What are the implications of a search engine deciding that your web site fits within a certain classification?
That’s one of the questions that may have been raised with my last post, which looked at a patent application from Microsoft (Microsoft Looks at Category Based Link Weights) and described the assignment of category weights to links between pages. That type of classification of pages appears to be an idea floating around more places than just at Microsoft.
Web Content Categorization Using Link Information is a paper written by Zoltan Gyongyi and Hector Garcia-Molina from the Department of Computer Science at Stanford University, and Jan Pedersen of Yahoo. It focuses upon a document classification system that uses a method based upon links between pages to classify those pages. As a part of the abstract for the page notes:
This paper introduces a link-based approach to classification, which can be used in isolation or in conjunction with text-based classification. Various large-scale experimental results indicate that link-based classification is on par with text-based classification, and the combination of the two offers the best of both worlds.
Benefits of Document Classification
So, how might classification impact upon sites, and site owners? The paper provides some examples of how being able to classify documents could be useful:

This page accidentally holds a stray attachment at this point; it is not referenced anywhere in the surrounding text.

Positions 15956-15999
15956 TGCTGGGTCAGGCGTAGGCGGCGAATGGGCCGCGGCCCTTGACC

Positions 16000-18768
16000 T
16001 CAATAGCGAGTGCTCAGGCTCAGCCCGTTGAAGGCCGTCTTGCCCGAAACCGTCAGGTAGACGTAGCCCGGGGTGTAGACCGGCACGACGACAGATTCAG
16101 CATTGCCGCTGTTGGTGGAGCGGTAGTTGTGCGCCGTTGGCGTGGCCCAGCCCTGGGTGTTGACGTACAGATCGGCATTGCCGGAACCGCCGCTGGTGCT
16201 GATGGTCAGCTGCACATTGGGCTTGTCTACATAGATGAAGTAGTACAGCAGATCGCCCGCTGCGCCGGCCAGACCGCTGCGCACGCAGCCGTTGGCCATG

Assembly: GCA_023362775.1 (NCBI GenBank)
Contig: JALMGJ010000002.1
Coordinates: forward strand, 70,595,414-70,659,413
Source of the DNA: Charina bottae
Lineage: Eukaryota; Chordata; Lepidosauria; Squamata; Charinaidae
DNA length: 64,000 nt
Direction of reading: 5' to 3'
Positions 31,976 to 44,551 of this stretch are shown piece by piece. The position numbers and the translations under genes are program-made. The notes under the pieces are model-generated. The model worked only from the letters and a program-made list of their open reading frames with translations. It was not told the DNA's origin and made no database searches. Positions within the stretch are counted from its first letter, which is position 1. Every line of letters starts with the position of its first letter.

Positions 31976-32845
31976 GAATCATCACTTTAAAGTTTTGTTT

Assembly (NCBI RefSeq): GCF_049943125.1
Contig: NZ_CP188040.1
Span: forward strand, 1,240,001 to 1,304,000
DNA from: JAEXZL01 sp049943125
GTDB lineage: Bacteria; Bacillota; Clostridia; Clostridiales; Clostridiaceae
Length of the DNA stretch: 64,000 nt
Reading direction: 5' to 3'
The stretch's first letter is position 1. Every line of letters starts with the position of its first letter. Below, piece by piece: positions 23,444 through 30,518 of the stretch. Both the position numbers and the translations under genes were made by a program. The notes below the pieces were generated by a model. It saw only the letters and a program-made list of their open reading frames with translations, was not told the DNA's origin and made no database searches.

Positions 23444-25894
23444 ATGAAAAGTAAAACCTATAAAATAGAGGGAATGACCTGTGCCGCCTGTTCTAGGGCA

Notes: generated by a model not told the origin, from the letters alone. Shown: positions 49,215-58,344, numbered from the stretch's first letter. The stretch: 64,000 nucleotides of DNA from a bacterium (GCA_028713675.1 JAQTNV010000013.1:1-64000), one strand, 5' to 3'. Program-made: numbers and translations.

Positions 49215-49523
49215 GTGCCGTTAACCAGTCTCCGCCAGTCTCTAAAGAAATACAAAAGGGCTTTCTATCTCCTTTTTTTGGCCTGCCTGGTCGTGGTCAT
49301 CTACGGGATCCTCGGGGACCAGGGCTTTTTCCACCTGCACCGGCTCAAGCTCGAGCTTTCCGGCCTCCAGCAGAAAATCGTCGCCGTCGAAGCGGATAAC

- A shopping service like Froogle could be more effective if it were easier to identify sites that provide ecommerce services.
- Being able to classify Blogs and RSS feeds into topics could make aggregation of information from those easier.
- Personalizing search results could see benefits from an “implicit” classification of pages.
- Categorizing pages such as photo galleries or Flash pages can be difficult with a text-based classification
The Microsoft patent filing adds some more possibilities:
- Sites classified as spam, phishing, pornography, and hate could be removed from the index if desired.
- Queries that fit certain categories could be matched up with categorized pages that seem more relevant for those queries.
One of the things that is important to note here is that the method described in the Stanford/Yahoo paper isn’t looking at this kind of topic or classification approach to affect the topical sensitivity of search results, but rather to classify web pages.
Manual classification of web pages is difficult because of the size, complexity, and quick changing nature of the web. Text-based classification can be useful, but it could possibly be improved with the use of classification based upon linking between pages. This paper discusses ways of using a link biased pagerank in conjunction with machine learning methods to classify web pages.
What signals will it look at to make those determinations? That’s an answer that the paper doesn’t dive too deeply into, but it’s a question that we may be asking a lot more frequently in the future.